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Jose Reyes’ Domestic Violence Arrest Puts MLB on the Spot

The Rockies shortstop is accused of assaulting his wife, and becomes the first test of commissioner Rob Manfred’s new domestic violence policy

Jose Reyes

Jose Reyes, arrested on Halloween for allegedly choking his wife.

Mitchell Layton/Getty Images

It’s not just football.

On Monday, news broke that Colorado Rockies shortstop Jose Reyes was arrested on Halloween for allegedly assaulting his wife while on vacation in Hawaii. According to reports, Reyes, 32, grabbed his wife by the throat and shoved her into a sliding glass door in their hotel room. He was arrested and released on bail while his wife, Katherine Ramirez, was taken to Maui Memorial Medical Center to treat injuries to her neck, wrist and thigh.

The Reyes news comes during yet another dark time for professional athletes and domestic violence. Last week, graphic police photos depicting Greg Hardy’s abuse of his ex-girlfriend were made public, bringing the issue of violence – and the NFL’s response to it – back into the news cycle.

But now here is Reyes, a baseball player, proving that domestic violence allegations are not just a football thing. It’s also not just a sports thing, either. Every nine seconds in the United States, a woman is assaulted or beaten, according to the National Coalition Against Domestic Violence. Domestic violence hotlines take up to 20,000 calls each day, but a small percentage of the estimated 1.3 million cases of female abuse each year involve professional athletes. 

To date, the NFL has produced the most cases of domestic abuse that we’ve heard of. We all know about Hardy and his ex, Nicole Holder. We’ve all seen the video of Ray Rice knocking out his future wife in an Atlantic City casino elevator. The NFL has taken well-deserved licks for being slow to respond to what many see as a growing problem with the sport: Just this year, according to the exhaustive USA Today database that tracks this stuff, there have been six players arrested for domestic violence that have not gotten the media attention that Hardy has received.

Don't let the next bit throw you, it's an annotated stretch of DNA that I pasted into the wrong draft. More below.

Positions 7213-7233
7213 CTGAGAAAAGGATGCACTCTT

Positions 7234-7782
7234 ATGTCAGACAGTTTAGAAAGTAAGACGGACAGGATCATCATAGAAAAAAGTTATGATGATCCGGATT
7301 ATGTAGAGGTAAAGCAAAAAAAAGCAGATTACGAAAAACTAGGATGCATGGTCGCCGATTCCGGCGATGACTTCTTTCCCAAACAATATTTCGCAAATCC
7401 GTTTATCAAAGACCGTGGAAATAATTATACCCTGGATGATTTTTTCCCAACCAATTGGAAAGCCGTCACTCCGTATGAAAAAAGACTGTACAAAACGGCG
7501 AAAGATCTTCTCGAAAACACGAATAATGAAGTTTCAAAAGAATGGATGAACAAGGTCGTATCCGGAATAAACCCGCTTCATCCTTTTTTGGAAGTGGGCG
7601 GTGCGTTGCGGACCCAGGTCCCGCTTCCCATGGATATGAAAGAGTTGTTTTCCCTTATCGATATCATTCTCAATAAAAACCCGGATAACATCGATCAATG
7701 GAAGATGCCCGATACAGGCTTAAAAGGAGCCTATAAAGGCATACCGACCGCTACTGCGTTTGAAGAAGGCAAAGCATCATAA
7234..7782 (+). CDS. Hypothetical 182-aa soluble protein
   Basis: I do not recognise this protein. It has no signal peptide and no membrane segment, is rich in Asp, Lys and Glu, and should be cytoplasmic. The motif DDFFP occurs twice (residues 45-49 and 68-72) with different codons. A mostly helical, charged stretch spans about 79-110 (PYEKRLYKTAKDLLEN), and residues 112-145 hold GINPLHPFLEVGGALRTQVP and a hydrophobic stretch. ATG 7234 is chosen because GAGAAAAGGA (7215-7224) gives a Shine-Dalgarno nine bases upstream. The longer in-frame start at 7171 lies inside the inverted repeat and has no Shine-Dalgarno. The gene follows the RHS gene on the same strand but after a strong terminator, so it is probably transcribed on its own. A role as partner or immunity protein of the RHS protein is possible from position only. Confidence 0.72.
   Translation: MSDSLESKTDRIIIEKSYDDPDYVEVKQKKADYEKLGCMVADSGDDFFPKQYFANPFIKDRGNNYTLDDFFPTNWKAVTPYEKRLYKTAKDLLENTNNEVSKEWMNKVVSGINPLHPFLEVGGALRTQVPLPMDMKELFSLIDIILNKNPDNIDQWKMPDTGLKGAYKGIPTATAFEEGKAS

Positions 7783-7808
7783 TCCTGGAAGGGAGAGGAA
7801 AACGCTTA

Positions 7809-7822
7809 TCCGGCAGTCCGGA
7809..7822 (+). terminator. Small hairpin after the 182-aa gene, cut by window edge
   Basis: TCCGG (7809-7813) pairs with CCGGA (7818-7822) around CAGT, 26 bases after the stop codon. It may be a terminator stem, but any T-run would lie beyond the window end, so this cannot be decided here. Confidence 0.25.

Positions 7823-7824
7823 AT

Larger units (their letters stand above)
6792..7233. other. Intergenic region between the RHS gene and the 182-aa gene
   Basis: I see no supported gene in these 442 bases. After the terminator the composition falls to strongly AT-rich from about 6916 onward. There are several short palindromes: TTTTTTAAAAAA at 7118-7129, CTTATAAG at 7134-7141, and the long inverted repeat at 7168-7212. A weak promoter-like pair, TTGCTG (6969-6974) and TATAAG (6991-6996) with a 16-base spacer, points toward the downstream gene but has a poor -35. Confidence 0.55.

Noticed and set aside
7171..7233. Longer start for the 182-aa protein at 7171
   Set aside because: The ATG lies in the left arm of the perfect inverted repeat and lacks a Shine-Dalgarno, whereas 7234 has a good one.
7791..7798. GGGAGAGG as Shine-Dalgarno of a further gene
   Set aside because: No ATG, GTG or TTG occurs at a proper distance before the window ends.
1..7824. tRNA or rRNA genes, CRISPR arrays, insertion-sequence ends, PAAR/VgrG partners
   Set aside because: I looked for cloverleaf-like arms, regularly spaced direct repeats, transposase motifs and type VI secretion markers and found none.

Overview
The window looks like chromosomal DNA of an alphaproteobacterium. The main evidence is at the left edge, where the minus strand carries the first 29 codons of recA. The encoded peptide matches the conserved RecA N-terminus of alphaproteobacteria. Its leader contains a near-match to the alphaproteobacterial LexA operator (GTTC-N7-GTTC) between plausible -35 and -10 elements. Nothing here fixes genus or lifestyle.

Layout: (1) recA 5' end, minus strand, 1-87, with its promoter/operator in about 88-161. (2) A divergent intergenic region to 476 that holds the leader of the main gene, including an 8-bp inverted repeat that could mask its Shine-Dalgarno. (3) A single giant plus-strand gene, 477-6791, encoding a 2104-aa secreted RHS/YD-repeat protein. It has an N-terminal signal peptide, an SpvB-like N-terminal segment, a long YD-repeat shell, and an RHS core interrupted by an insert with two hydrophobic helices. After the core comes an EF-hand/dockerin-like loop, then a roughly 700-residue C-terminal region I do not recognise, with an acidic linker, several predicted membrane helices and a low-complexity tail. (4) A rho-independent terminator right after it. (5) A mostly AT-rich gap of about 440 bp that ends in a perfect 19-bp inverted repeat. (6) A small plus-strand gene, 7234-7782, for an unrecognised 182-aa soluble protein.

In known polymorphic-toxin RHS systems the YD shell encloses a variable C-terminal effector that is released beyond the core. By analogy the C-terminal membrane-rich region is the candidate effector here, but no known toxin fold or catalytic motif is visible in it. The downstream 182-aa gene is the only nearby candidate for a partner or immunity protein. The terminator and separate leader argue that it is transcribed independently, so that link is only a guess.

For more than 25 years, Major League Baseball did not punish a single player for domestic violence. But that doesn’t mean it wasn’t happening. In 1995, Hall of Fame manager Bobby Cox was arrested after allegedly punching his wife. Former Yankee Chuck Knoblauch was arrested for allegedly assaulting his ex-wife last summer. Kirby Puckett was accused of strangling his wife with an extension cord. Phillies pitcher Brett Myers was never suspended after he allegedly beat his wife up in front of a crowd, and the list goes on and on.

Facing rising pressure to craft stronger rules, Major League Baseball announced its own policy to combat domestic violence in August.

Under the new policy, MLB Commissioner Rob Manfred now has the power to unilaterally suspend players and investigate incidents of domestic violence. In addition to supplementary discipline, the baseball punishment policy also includes mandatory counseling and psychological evaluation for players involved in these types of incidents.

Reyes is the first ballplayer accused of domestic abuse since the policy was enacted.

“We were extremely disappointed and concerned to learn of the allegations involving Jose Reyes,” the Rockies said in a statement. “We continue to gather information and will address this matter appropriately, in accordance with Major League Baseball’s Joint Domestic Violence, Sexual Assault and Child Abuse Policy.”

The investigation into what happened in Reyes’s hotel room has already started.

“Major League Baseball understands the seriousness of the issues surrounding domestic violence, and our policy explicitly recognizes the harm resulting from these acts,” MLB said in a statement. “Any action taken by the commissioner’s office in this matter will be wholly in accordance with this policy.”

It’s not just football. Now baseball is at the plate. Hopefully MLB won’t swing and miss in its first test.

In This Article: MLB, NFL, sports

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